Headlines about the privacy row over a smart doorbell will have no doubt had many of us hurriedly checking and adjusting the recording range of our own doorbells, or making a mental note not to comment on the state of our neighbours’ front gardens as we walk past.
However, does the recently published judgement in Fairhurst v Woodard  10 WLUK 151 spell the end of ’smart’ doorbells, or does it mark a turning point in tackling neighbourhood harassment?
The case concerned neighbours Dr Fairhurst and Mr Woodard. Dr Fairhurst brought claims in harassment, nuisance and breach of the Data Protection Act 2018 in respect of four separate cameras and a floodlight that Mr Woodard had installed around his property. This included a camera on the gable-end of another neighbour’s wall which overlooked a shared driveway and did not cover any of Mr Woodard’s own property.
Mr Woodard initially tried to claim that two of the four cameras were “dummies”, but Judge Melissa Clarke found his evidence to be unreliable.
Between them, these cameras captured video of:
- Almost all of Dr Fairhurst’s back garden including her side gate and two parking spaces
- The back gardens of various other neighbours
- The whole length of the shared driveway, part of which was owned by Dr Fairhurst
- The whole front of Dr Fairhurst’s house and most of her front garden.
Live feeds of these cameras could be accessed by Mr Woodard at any time on his phone or smartwatch. At the time, audio could not be turned off and would have picked up and recorded any conversations on the driveway, in Dr Fairhurst’s back garden and in her car parking spaces.
The decision is an important one, dealing with not only the extent to which the cameras amounted to harassment and nuisance but also alleged breaches of GDPR. Small and relatively inexpensive CCTV cameras and video doorbells are becoming common and we are increasingly seeing allegations of harassment accompanying property disputes. We deal with these points in some detail below.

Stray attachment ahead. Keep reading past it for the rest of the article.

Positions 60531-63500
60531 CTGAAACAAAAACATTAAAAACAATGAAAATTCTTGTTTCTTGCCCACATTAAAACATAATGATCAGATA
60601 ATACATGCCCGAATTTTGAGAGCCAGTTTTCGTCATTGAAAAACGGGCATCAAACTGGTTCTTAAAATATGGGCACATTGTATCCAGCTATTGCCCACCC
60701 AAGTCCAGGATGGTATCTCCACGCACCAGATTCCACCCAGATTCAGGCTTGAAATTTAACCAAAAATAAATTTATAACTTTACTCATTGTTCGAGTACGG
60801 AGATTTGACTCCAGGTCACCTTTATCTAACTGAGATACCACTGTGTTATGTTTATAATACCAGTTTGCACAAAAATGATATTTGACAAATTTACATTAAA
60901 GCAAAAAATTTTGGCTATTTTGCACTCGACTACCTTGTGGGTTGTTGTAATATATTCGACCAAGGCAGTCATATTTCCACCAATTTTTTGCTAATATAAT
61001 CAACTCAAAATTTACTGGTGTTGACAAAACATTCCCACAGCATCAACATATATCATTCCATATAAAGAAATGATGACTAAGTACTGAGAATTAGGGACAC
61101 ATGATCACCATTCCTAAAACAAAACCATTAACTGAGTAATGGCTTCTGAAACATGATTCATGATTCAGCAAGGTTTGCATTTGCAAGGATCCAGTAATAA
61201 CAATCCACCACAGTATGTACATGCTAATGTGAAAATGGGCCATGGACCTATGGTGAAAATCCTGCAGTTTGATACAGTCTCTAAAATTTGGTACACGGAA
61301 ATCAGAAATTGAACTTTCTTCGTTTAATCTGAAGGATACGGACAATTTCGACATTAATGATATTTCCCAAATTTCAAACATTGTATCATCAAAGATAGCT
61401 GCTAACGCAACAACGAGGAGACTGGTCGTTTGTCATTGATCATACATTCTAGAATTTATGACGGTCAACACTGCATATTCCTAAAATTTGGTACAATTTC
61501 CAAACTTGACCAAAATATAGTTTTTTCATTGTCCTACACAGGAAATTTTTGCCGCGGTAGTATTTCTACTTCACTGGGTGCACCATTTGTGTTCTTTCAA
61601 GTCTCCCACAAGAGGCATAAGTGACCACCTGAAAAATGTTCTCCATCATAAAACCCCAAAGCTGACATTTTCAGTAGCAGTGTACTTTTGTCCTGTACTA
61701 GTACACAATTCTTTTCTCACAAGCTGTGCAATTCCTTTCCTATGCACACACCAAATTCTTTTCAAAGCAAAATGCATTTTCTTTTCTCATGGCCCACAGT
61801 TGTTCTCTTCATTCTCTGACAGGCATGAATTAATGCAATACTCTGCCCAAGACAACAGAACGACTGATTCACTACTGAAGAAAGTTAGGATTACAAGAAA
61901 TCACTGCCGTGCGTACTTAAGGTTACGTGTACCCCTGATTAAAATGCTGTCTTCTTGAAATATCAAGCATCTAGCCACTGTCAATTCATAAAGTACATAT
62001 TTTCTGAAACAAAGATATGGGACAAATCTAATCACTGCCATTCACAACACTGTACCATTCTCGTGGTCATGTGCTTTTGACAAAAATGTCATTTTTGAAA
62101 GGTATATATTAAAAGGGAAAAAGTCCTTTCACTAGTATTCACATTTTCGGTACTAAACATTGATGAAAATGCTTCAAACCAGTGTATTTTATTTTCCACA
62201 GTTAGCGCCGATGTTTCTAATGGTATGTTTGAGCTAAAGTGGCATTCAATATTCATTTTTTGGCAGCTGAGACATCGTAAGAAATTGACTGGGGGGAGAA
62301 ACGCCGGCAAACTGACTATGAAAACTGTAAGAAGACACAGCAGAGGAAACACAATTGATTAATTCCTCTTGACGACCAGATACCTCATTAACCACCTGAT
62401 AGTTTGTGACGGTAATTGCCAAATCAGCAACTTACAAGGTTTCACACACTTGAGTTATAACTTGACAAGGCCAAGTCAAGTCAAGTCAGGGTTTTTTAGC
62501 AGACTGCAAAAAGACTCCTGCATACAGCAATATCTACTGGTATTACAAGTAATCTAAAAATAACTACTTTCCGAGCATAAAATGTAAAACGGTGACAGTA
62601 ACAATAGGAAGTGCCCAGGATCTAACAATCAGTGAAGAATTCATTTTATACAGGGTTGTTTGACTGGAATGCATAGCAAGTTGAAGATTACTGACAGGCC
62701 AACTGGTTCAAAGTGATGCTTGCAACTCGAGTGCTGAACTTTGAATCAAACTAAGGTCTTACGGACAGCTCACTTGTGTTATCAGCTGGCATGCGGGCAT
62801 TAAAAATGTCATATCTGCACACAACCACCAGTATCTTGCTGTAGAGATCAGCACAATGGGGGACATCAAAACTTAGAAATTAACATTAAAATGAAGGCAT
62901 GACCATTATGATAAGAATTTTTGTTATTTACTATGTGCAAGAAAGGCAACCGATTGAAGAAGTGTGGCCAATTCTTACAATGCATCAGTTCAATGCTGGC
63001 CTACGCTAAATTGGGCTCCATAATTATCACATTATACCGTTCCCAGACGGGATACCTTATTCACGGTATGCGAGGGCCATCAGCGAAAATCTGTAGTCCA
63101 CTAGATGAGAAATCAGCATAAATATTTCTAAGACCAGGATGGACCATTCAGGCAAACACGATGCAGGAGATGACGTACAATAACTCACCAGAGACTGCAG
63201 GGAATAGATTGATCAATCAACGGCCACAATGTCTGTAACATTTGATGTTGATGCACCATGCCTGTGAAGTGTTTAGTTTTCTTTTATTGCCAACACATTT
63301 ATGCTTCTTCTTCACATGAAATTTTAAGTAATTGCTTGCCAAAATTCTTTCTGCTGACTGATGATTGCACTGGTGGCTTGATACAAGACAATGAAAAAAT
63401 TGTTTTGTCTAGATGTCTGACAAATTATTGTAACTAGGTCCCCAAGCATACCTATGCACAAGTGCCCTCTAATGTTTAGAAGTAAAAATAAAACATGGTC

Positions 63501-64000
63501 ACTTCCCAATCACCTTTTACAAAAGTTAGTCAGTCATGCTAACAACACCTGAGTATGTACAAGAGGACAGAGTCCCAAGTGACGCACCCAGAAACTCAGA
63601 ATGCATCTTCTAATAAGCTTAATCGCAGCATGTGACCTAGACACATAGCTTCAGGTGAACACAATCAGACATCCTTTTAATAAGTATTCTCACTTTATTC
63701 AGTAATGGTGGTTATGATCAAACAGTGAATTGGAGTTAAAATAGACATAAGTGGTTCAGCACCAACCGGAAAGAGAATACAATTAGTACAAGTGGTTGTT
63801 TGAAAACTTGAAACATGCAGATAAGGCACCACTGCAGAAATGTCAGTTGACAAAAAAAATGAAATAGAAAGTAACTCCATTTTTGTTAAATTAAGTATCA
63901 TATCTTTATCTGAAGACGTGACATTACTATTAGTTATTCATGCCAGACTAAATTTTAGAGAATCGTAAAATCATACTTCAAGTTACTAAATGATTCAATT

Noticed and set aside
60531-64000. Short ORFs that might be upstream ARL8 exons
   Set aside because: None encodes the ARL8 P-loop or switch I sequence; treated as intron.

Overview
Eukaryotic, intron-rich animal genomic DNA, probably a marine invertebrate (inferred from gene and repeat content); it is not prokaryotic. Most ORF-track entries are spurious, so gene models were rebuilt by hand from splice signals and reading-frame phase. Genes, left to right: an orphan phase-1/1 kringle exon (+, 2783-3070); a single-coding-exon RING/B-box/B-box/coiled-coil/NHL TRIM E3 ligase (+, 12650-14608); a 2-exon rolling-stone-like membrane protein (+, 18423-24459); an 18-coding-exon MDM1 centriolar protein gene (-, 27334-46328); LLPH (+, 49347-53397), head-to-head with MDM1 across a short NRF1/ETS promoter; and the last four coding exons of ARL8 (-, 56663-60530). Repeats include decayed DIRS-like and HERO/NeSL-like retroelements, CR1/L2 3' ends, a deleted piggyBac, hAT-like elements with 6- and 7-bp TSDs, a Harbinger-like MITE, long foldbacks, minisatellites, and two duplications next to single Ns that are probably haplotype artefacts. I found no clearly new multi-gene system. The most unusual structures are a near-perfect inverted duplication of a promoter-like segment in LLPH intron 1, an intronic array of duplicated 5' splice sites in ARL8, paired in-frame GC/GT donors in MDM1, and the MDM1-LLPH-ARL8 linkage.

Court findings on harassment and nuisance
When Dr Fairhurst raised her concerns with Mr Woodard, he responded by threatening to install more cameras, including concealed cameras as well as threatening to send images of her captured on the cameras to the police. Dr Fairhurst alleged that the invasion of privacy and intimidation she faced from Mr Woodard was such that she was forced to leave her home on 29 April 2019 and has been unable to return.
Judge Clarke found:
“I am satisfied that a reasonable person would consider that to go from [living in harmony with his neighbours] to the level of belligerence, dishonesty, threats and oppressive behaviours exhibited by the defendant over, initially, the course of a few days was unusual and alarming behaviour amounting to harassment.”
Counsel for Mr Woodard criticised Dr Fairhurst for lacking empathy for Mr Woodward, who had installed the cameras as a preventive measure following the failed attempted theft of his car. In response, Judge Clarke stated:
“The court is unimpressed by arguments that women who are being bulldozed and intimidated by men should show them empathy and understanding for the circumstances which ‘made them’ do it.”
Judge Clarke accordingly upheld the claim of harassment. However, she dismissed the claim of nuisance on the basis that the court was bound by the case of Fearn and Ors v Board of Trustees of the Tate Gallery . This case found that overlooking from one property to another is not capable of giving rise to a cause of action in private nuisance.